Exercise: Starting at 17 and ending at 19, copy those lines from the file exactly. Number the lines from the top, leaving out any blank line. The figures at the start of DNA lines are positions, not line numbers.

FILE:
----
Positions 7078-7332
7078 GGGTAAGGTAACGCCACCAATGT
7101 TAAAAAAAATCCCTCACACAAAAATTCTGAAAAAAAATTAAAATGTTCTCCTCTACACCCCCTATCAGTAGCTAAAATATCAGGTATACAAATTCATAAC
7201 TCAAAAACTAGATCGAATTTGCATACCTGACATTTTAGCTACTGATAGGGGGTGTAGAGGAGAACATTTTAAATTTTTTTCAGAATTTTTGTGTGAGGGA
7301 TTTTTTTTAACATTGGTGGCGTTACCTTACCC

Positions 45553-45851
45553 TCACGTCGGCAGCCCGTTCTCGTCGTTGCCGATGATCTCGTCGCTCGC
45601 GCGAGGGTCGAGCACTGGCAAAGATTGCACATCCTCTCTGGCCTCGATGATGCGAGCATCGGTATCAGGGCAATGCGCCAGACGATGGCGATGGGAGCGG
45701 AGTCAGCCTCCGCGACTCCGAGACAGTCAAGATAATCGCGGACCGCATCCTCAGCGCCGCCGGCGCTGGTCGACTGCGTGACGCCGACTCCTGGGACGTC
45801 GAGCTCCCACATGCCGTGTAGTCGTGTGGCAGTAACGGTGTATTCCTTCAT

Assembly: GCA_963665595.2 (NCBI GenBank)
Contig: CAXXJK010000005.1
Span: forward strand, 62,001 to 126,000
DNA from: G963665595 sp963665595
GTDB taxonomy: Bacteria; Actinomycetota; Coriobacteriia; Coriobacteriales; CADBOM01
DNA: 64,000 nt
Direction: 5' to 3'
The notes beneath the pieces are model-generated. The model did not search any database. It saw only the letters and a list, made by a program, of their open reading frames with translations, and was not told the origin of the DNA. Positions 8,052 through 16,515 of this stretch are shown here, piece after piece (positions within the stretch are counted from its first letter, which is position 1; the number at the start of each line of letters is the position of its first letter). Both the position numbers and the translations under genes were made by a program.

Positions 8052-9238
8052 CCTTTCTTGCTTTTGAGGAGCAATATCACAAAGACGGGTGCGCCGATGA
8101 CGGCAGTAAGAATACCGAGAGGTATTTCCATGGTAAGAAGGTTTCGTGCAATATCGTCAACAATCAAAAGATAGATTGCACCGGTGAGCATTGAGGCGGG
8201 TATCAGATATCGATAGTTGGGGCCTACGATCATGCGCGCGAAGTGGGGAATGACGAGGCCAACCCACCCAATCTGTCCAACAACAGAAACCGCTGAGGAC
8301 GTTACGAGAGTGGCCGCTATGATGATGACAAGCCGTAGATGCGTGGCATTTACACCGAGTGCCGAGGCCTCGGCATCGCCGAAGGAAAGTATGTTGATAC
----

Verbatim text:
Direction: 5' to 3'
The notes beneath the pieces are model-generated. The model did not search any database. It saw only the letters and a list, made by a program, of their open reading frames with translations, and was not told the origin of the DNA. Positions 8,052 through 16,515 of this stretch are shown here, piece after piece (positions within the stretch are counted from its first letter, which is position 1; the number at the start of each line of letters is the position of its first letter). Both the position numbers and the translations under genes were made by a program.

Positions 8052-9238